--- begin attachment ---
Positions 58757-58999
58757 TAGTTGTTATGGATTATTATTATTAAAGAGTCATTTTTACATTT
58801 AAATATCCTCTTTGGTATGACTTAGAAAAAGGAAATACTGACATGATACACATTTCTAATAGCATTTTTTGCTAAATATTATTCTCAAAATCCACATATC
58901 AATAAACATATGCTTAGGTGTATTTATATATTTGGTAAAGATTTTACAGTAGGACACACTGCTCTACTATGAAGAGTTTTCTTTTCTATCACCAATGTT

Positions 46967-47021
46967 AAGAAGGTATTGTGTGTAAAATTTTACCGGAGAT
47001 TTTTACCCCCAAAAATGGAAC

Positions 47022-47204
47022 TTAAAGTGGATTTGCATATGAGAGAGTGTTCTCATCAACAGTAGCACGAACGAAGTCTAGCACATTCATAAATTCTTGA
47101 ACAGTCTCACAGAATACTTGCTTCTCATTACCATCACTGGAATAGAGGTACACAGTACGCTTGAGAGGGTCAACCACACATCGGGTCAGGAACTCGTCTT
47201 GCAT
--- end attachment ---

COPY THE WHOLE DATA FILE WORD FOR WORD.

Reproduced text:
Positions 58757-58999
58757 TAGTTGTTATGGATTATTATTATTAAAGAGTCATTTTTACATTT
58801 AAATATCCTCTTTGGTATGACTTAGAAAAAGGAAATACTGACATGATACACATTTCTAATAGCATTTTTTGCTAAATATTATTCTCAAAATCCACATATC
58901 AATAAACATATGCTTAGGTGTATTTATATATTTGGTAAAGATTTTACAGTAGGACACACTGCTCTACTATGAAGAGTTTTCTTTTCTATCACCAATGTT

Positions 46967-47021
46967 AAGAAGGTATTGTGTGTAAAATTTTACCGGAGAT
47001 TTTTACCCCCAAAAATGGAAC

Positions 47022-47204
47022 TTAAAGTGGATTTGCATATGAGAGAGTGTTCTCATCAACAGTAGCACGAACGAAGTCTAGCACATTCATAAATTCTTGA
47101 ACAGTCTCACAGAATACTTGCTTCTCATTACCATCACTGGAATAGAGGTACACAGTACGCTTGAGAGGGTCAACCACACATCGGGTCAGGAACTCGTCTT
47201 GCAT